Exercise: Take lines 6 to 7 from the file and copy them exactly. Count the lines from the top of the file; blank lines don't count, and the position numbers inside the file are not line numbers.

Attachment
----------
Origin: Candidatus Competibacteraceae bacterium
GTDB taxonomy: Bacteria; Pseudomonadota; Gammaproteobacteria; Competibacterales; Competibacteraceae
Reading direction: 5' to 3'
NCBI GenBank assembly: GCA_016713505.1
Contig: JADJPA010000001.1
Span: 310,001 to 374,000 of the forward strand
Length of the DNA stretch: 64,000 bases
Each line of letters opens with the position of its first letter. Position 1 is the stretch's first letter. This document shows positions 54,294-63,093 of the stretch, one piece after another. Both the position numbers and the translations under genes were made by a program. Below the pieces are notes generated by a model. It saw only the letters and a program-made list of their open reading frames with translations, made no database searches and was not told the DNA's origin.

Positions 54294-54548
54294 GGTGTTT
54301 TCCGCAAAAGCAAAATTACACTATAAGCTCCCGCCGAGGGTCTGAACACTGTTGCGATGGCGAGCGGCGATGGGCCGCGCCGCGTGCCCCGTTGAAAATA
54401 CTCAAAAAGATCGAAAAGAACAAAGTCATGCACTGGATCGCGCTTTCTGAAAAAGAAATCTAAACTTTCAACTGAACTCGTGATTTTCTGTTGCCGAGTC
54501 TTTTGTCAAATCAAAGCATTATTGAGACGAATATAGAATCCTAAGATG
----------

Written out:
Span: 310,001 to 374,000 of the forward strand
Length of the DNA stretch: 64,000 bases